“Tables reserved at peak, or otherwise sold-out, times are offered for a small reservation fee” – See the Restaurants currently Signed Up


From a press release:

“In Washington, D.C., a restaurant is a place to entertain and impress business clients, negotiate political compromises, or enjoy a leisurely meal. However, dining at one of DC’s hottest restaurants requires planning weeks, or even months in advance, or knowing someone on the inside who can wrangle a coveted last-minute reservation. With today’s launch of restaurant reservation service Table8, available via iPhone and Android apps and through Table8.com, guests now have the opportunity to book that important dinner at a moment’s notice. “DC is famous for high-powered business dinners, and Table8 is the 21st century version of the maître d’,” says Table8 co-founder Santosh Jayaram. Users simply sign up for a free membership and select a guaranteed table from a highly curated list that serves as a guide to DC’s best restaurants. Tables reserved at peak, or otherwise sold-out, times are offered for a small reservation fee, which is shared with the restaurant; all other times, the reservations are on the house.

After a successful San Francisco launch in March 2014, and Los Angeles in September 2014, Table8 debuts today in DC with 17 prestigious restaurant partners, including:

• Chef José Andrés’ Think Food Group (Jaleo, Zaytinya, Oyamel)

• Chef Mike Isabella’s Mike Isabella Concepts (Graffiato, Kapnos)

• Chef Michael Babin’s Neighborhood Restaurant Group (Birch & Barley, The Partisan, Iron Gate)

• Fabio and Maria Trabocchi (Fiola, Casa Luca, Fiola Mare)

• The Kuller Restaurants (Estadio, Doi Moi, Proof)

• AltaMareaGroup (Osteria Morini DC)

• Founding Farmer Restaurant Group (Farmers Fishers Bakers)

• Del Campo

“Providing great service to our guests is always a top priority, and access to reservations is part of the overall service and experience,” says Chef/Owner Mike Isabella. “We understand that not every guest can book a reservation weeks out, and are excited to bring expanded access to reservations through our partnership with Table8.”

Table8 is the brainchild of Santosh Jayaram, the first business executive at Twitter, and Pete Goettner, a venture capitalist and CEO of DigitalThink. Frustrated with their restaurant routines, and the lack of availability at both new and classic destinations, Jayaram and Goettner built Table8 to open last-minute reservation access, and create a new revenue stream for restaurants. Table8 works one-on-one with each restaurant to select the number of tables they would like to hold as well as the price of the seats, and then splits the proceeds. “These are the ‘managers tables’ once set aside only for last-minute VIP diners that are now being made available to everyone,” says Goettner.”

58 Comment

  • Ugh! I hate this. It’s almost as bad as the app that tried to auction public parking in San Francisco. I hope it doesn’t work out, and I’d suggest people refrain from eating at these restaurants.

    • There is a big difference with this app: the restaurants are in on it and take a cut of the fees. But at least instead of some anonymous scalper out there there is a defined outlet for people to voice their concerns. If enough people hate this and restaurants start losing business because of it I’m sure they will change their tune ($10-20 per res kicking back to the establishment isn’t really all that much in the grand scheme of things). This is also no different than what fancy hotel concierges do on a daily basis for, oh, the past century or so. It’s just shedding light on what that privilege buys you.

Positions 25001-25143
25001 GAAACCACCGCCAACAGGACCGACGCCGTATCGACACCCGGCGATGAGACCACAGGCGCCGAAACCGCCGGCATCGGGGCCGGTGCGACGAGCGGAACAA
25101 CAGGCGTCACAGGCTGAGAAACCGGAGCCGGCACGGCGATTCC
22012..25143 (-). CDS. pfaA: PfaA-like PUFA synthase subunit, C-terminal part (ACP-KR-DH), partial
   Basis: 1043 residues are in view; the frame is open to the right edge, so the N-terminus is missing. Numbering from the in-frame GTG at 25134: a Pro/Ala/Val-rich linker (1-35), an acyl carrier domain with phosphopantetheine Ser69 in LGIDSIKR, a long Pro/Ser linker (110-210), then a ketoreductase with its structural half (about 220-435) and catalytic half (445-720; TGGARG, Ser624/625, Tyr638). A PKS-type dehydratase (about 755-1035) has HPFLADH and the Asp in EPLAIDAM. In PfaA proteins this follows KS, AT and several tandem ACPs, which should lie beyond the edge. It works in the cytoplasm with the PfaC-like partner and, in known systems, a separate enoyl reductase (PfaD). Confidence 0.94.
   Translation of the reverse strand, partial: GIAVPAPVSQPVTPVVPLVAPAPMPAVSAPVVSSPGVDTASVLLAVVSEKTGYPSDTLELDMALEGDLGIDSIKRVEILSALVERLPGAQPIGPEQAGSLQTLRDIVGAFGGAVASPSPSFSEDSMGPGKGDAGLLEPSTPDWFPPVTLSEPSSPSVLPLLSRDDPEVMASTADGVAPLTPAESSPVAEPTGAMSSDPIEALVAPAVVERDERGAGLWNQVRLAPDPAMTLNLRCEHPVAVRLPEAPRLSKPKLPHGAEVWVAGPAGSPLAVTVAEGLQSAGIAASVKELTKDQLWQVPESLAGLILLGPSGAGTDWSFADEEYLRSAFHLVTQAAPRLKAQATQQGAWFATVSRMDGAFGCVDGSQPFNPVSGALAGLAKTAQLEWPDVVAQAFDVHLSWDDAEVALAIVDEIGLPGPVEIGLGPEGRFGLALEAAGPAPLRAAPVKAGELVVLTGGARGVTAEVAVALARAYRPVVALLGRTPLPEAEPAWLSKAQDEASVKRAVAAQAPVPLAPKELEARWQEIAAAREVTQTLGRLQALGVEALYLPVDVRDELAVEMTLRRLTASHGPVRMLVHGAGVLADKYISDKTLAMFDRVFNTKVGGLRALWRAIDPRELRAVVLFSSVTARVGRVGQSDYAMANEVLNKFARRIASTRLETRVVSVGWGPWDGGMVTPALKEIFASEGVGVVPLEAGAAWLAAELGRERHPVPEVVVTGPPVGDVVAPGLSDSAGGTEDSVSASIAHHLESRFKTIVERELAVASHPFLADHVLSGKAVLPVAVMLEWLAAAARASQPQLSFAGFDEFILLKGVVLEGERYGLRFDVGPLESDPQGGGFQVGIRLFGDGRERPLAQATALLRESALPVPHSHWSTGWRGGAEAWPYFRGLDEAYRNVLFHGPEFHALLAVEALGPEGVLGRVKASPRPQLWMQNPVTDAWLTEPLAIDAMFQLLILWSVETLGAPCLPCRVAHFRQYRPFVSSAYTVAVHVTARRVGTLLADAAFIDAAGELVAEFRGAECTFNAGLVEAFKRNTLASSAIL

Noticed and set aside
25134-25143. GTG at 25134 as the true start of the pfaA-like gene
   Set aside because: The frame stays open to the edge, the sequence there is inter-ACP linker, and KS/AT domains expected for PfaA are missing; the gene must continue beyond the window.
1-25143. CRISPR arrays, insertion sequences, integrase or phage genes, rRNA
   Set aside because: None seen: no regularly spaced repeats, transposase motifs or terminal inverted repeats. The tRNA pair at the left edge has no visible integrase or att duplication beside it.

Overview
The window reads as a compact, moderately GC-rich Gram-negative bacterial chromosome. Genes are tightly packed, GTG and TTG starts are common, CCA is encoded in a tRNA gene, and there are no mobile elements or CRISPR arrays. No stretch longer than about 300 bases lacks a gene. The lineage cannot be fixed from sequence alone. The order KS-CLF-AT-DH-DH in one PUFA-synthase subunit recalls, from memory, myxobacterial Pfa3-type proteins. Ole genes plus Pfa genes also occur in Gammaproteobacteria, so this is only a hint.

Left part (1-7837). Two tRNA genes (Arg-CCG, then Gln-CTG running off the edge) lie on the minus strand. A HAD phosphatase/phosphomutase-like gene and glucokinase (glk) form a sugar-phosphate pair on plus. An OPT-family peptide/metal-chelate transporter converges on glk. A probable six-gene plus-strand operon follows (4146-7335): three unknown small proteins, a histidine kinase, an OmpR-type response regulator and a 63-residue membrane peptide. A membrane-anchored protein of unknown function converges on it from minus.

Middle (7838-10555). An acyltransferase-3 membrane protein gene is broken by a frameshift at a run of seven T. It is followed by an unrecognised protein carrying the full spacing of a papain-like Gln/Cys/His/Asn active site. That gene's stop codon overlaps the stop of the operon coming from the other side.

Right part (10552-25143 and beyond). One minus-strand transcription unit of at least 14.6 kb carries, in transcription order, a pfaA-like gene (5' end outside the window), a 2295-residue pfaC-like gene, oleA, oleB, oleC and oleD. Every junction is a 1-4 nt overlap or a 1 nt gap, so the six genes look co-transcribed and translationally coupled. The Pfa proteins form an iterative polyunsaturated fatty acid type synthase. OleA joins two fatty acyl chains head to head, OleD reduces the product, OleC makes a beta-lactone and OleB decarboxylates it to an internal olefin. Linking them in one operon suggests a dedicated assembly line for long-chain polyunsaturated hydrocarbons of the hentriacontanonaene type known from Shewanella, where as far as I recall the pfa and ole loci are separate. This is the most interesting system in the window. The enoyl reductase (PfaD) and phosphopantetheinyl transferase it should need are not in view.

• Great idea. I’m going to download it now….but probably won’t use it until it truly gives me access to places I can’t get into on a regular basis. I’ve been to all those listed, pretty much. I’d pay more for exclusive access to Komi, Minibar, Rose’s Luxury, Little Serow, etc.

    • justinbc

      I think the difference is that at most of those places if you show up at 7 or 8PM that night there either won’t be availability or there will be with a 2 hour or so wait. Sure, you can easily book OpenTable reservations for any / most of them well in advance, but this app is targeting people who don’t plan that well or can’t due to short notice or whatever reason.

  • Is this a sponsored post?

  • Ugh. Stubhub for restaurants?

  • None of these restaurants strike me as particularly different to get into. Maybe Fiola Mare if you don’t plan in advance. If they offered a service to get you in to Rose’s Luxury and Little Serow, that might actually be worth it.

  • so it’s like Beelinenow?

    • It appears to be like Uber but for restaurants. Get a reservation for where you want to go, pay more during “surge” hours.

    • No. It’s like flying on an airline now.

      • This. Although the big difference being there are a lot of decent restaurants you can go to where you don’t have laughable waits. Any restaurant that requires a paid premium to actually get a reservation just isn’t worth it (at least to me). But, hey, people will find this service useful, and if the founders of the company can make money off it, then why not.

  • I don’t consider most of these restaurants particularly difficult to get into. I’ve gotten walk-in seating at most of them, and it’s very easy to get a reservation at Kapnos and Graffiato with a1-3 days advance planning.

    The value seems…questionable…unless the point is to show off that you can get a table whenever to people who don’t know any better?

  • Very TicketMaster-y. (nods head)

  • Add me to the list who would love to use this app to get into Rose’s Luxury or Little Serow. The current partners offer some nice meals but aren’t particularly hard to get a reservation.

    Hopefully it works out and they expand their offering.

  • A list of restaurants to avoid. This is good to know…

  • Whatever. This list is hardly representative of the toughest places in town to get reservations and I wouldn’t ‘buy’ at table at any of them.